I kind of feel like I’ve become a missionary for Naughty Dog in regards to the Uncharted series. With every person I approach, I whip out an Uncharted strategy guide and excitedly ask them “Do you have a moment to talk about the Church of Nathan Drake?” Some people may think I’m joking, but I can assure you, I’m very serious. In fact, I’ve already converted a couple of previous naysayers, and now they don’t know how they lived before accepting Drake into their lives. I was starting to calm down a bit with my search for spiritual enlightenment through the Uncharted series, and then the third installment, Drake’s Deception came out.
And I have seen the face of God in this game.
In all seriousness, I’m not going to delve too deeply into the story of Drake’s Deception. I feel that if I were to just focus on the story of the game, it would really ruin a good amount for anyone who hasn’t played it yet. I will say that the game does take you to several exotic locations that haven’t been visited in Uncharted thus far, and every detail placed into each location is nothing less than astonishing. There are so many intricate details in every location… the landscapes are remarkable, the characters look the most real they’ve ever looked, and interaction with inanimate objects and other surroundings have been worked into the gameplay flawlessly.
Aside from the graphical upgrade this sequel received, there were gameplay features that got some tweaking too. Melee and brawl attacks were definitely a facet in combat in both Drake’s Fortune and Among Thieves, but it wasn’t until Drake’s Deception that they got the focus they’ve needed. To be honest, I tried avoiding fist fights as often as possible in the previous Uncharted games, simply because it wasn’t perfected; landing a punch seemed difficult and often buggy at times. However, in Uncharted 3, I’d have to say that brawling got the biggest overhaul. There are big guys that are more difficult to fist-fight called Brutes that seem to deal more damage and take less overall. These guys are probably the most fun to fight because of how Drake reacts. Obviously, fighting a guy twice your size is going to be a bit difficult, and it’s entertaining to see Drake get increasingly fatigued as he lands each blow and entertains the player with his famous witty one-liners.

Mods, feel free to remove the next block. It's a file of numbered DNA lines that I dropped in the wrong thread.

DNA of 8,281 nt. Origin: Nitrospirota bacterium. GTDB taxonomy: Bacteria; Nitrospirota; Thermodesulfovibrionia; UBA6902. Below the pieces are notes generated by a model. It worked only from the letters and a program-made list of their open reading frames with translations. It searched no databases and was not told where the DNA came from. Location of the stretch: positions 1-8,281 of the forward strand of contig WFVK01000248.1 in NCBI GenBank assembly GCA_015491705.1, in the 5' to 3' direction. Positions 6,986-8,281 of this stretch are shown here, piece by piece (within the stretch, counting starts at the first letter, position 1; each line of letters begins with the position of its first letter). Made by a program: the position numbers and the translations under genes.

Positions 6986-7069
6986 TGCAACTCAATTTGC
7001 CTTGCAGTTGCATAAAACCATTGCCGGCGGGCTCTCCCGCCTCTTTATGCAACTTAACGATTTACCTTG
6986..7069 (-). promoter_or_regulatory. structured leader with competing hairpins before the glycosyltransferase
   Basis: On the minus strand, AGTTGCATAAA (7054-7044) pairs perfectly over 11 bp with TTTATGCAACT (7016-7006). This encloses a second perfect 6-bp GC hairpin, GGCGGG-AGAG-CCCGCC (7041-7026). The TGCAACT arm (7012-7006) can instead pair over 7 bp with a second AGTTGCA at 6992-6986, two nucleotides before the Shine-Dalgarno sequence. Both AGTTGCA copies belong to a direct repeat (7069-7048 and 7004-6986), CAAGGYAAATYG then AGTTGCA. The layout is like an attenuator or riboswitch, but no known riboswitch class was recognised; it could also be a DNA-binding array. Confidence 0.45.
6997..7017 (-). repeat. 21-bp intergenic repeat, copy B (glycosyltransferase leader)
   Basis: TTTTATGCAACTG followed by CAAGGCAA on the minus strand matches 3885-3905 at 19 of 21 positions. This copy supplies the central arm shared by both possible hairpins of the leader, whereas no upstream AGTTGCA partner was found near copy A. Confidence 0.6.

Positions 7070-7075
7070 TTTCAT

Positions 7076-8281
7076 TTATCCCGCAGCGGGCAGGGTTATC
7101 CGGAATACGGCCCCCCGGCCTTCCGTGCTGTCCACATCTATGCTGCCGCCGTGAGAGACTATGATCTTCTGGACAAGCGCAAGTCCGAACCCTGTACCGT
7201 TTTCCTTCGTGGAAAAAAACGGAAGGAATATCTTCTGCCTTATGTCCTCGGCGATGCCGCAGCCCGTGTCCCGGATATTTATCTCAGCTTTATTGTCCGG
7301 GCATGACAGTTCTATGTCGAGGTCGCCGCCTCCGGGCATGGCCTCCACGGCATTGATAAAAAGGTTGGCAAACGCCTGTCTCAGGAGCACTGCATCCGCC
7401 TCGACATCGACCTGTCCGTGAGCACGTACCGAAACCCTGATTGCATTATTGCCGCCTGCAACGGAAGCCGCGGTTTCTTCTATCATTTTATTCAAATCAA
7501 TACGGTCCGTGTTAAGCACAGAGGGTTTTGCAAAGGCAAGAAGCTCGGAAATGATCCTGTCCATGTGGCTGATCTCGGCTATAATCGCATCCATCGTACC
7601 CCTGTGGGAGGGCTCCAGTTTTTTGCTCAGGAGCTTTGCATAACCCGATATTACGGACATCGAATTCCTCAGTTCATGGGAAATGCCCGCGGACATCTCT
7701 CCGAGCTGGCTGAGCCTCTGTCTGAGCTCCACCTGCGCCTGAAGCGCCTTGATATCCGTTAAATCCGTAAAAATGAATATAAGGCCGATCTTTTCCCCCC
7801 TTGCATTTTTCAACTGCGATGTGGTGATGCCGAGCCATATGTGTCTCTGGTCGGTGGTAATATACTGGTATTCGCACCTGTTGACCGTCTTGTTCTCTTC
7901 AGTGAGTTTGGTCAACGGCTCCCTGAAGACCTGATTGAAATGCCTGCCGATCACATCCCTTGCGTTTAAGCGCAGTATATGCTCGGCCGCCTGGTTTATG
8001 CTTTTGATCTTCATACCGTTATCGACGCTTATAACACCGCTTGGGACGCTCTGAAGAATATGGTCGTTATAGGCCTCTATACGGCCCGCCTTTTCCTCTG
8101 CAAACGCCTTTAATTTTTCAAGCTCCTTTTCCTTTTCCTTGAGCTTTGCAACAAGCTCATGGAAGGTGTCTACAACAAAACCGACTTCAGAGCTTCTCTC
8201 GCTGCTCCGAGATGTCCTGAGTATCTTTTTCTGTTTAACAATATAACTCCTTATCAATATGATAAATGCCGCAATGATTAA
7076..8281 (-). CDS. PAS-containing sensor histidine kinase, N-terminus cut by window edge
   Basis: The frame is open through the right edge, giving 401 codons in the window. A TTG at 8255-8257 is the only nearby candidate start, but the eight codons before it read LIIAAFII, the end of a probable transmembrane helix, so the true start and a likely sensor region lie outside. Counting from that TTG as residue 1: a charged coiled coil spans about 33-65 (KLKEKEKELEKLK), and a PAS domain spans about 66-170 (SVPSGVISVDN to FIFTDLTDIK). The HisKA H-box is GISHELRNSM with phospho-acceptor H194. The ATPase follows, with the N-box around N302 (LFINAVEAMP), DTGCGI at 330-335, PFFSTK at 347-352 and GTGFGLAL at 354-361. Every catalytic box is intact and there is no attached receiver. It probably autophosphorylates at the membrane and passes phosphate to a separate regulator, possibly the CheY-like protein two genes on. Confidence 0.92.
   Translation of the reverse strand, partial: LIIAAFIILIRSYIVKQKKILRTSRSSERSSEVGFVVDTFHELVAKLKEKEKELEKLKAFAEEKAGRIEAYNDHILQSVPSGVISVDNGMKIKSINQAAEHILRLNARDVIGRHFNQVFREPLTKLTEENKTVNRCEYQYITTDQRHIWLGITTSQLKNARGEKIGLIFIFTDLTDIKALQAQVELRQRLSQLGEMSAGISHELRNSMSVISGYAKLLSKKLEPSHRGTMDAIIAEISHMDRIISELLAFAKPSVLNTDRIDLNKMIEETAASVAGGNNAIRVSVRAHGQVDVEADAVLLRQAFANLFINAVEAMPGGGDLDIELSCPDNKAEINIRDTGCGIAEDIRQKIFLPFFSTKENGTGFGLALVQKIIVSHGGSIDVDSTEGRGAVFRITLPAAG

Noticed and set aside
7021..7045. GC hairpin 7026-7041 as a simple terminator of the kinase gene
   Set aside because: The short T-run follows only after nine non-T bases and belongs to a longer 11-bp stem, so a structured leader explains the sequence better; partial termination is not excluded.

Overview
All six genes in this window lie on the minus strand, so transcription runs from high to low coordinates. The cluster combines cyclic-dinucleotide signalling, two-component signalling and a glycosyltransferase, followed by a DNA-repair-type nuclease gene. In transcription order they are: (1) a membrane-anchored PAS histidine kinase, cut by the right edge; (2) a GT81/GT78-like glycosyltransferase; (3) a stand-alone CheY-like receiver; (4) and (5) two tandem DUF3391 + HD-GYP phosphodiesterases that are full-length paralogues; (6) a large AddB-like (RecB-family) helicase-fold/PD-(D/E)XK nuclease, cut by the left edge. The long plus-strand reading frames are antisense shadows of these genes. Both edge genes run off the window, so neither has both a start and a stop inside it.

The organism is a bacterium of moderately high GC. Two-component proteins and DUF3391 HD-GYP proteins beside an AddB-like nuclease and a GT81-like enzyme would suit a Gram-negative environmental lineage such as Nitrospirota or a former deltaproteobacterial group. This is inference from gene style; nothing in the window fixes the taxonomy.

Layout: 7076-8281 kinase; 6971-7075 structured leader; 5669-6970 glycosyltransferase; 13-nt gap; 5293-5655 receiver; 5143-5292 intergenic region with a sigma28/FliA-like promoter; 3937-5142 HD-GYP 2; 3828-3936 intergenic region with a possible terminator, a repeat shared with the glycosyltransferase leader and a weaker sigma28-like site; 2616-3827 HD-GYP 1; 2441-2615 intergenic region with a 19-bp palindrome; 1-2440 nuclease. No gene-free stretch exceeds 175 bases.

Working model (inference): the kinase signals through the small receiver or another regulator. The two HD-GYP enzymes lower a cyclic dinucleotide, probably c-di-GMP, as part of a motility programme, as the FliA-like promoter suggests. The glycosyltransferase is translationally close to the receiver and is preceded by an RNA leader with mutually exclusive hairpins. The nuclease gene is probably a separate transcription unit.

Other small improvements to gameplay overall include throwing back grenades (I can’t tell you how happy I was with this one), and shooting while swimming. To throw back a grenade, you have to be relatively near it and time it just right by hitting the triangle button. Drake will pick it up and make panicked sounds, and then usually throw it in the direction of whichever enemy threw it at you. I say usually because there were many times that Drake’s arm didn’t extend out far enough, and once thrown, it ended up hitting a wall right in front of him and exploding, resulting in death and me screaming at my TV. I played on Hard mode my first run-through, and a close grenade explosion equals instant death. I couldn’t tell you if that’s different on Normal mode, but I’d assume you might catch a bit of a break. As far as swimming goes, I honestly had no idea that you even COULD shoot and swim (I found out while browsing the Trophy list). It’s something I’ve yet to try, but there are a couple parts of the game (especially before the big cruise ship area, as seen in the E3 2011 demo from Sony’s press conference) where this could’ve proved useful had I previously known about it.